When it comes to other people talking to me about stuff they’re going through, I assume they’re smart and have tried things, so I ask questions about the obstacles they’ve run into. I like focusing on getting over barriers because this is one thing that other people can actually help with. You might get stuck on something because you don’t know where to start, don’t have the skills or experience for it, or because it intimidates you. Other people might be able to map out an easier way for you, directly help you (hooray for comparative advantage), or share how it’s really not that scary if you focus on doing X, Y, and Z.

While reading D.P. Chase’s translation of Aristotle’s Nicomachean Ethics, I came across this passage on what to share with your friends when you’re going through challenges:

But [friends'] presence has probably a mixed effect: I mean, not only is the very seeing friends pleasant, especially to one in misfortune, and actual help towards lessening the grief is afforded (the natural tendency of a friend, if he is gifted with tact, being to comfort by look and word, because he is well acquainted with the sufferer’s temper and disposition and therefore knows what things give him pleasure and pain), but also the perceiving a friend to be grieved at his misfortunes causes the sufferer pain, because every one avoids being cause of pain to his friends. And for this reason they who are of a manly nature are cautious not to implicate their friends in their pain; and unless a man is exceedingly callous to the pain of others he cannot bear the pain which is thus caused to his friends: in short, he does not admit men to wail with him, not being given to wail at all: women, it is true, and men who resemble women, like to have others to groan with them, and love such as friends and sympathisers. But it is plain that it is our duty in all things to imitate the highest character.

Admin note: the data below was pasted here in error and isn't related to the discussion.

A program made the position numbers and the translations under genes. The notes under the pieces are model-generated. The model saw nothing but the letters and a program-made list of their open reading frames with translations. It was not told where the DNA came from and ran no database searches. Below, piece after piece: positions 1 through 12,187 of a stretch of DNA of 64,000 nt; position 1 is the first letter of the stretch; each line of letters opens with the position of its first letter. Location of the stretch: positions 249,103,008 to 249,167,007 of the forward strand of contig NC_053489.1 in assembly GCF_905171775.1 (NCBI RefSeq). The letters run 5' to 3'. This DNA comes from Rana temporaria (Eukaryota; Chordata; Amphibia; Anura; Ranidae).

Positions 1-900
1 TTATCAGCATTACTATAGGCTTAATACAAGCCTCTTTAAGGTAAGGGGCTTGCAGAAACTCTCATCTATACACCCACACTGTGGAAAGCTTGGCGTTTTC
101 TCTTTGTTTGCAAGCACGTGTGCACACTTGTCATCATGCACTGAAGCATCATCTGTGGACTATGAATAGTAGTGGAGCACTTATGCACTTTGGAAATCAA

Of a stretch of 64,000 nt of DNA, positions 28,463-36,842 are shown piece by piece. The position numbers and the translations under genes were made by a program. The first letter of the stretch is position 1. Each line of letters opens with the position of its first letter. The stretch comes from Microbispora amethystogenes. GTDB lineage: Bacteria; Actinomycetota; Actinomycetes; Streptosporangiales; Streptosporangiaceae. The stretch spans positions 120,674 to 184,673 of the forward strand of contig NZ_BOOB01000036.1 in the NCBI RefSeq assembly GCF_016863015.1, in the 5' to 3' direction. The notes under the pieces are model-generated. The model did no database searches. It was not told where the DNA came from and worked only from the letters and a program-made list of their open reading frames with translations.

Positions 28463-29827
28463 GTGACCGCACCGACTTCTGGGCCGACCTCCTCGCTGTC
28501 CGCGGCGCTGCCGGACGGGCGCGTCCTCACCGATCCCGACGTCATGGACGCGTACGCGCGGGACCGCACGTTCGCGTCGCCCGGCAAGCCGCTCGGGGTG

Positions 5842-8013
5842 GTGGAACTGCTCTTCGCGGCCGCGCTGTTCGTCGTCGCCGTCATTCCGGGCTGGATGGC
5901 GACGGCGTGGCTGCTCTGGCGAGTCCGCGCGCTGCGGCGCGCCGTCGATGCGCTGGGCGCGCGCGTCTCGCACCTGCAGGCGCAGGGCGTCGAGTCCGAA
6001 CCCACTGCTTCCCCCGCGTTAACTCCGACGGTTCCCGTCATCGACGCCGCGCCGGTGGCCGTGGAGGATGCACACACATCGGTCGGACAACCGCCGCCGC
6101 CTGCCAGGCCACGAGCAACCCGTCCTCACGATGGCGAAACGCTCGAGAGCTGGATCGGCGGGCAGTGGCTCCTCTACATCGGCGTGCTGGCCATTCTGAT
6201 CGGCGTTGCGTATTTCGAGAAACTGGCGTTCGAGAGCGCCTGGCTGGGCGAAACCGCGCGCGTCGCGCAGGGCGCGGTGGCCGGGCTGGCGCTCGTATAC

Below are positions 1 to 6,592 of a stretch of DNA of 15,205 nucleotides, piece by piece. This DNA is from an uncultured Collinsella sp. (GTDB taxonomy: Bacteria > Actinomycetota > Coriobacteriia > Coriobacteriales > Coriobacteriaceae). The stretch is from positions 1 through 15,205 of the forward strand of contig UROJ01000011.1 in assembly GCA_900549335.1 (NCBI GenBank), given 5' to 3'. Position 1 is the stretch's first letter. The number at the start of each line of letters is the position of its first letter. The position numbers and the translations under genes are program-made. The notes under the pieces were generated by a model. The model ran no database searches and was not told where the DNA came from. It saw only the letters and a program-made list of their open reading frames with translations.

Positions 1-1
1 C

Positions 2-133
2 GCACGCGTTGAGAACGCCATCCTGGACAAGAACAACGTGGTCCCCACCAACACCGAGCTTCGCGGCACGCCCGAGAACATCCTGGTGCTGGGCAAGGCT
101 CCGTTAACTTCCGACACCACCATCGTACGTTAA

So if you’re sad, it can help to have company in your sadness, but that might cause your friends to feel sad as well. Be strong, if you can.

It would seem, therefore, that we ought to call in friends readily on occasion of good fortune, because it is noble to be ready to do good to others: but on occasion of bad fortune, we should do so with reluctance; for we should as little as possible make others share in our ills; on which principle goes the saying, “I am unfortunate, let that suffice.” The most proper occasion for calling them in is when with small trouble or annoyance to themselves they can be of very great use to the person who needs them.

That’s probably going to be my approach to getting by with a little help from my friends: to figure out, perhaps, if there are small things people can do that could have a big impact, and to focus on those instead of on commiseration. As for when people approach me, or when I notice friends in difficult situations, I will try to keep this in mind:

But, on the contrary, it is fitting perhaps to go to one’s friends in their misfortunes unasked and with alacrity (because kindness is the friend’s office and specially towards those who are in need and who do not demand it as a right, this being more creditable and more pleasant to both); and on occasion of their good fortune to go readily, if we can forward it in any way (because men need their friends for this likewise), but to be backward in sharing it, any great eagerness to receive advantage not being creditable.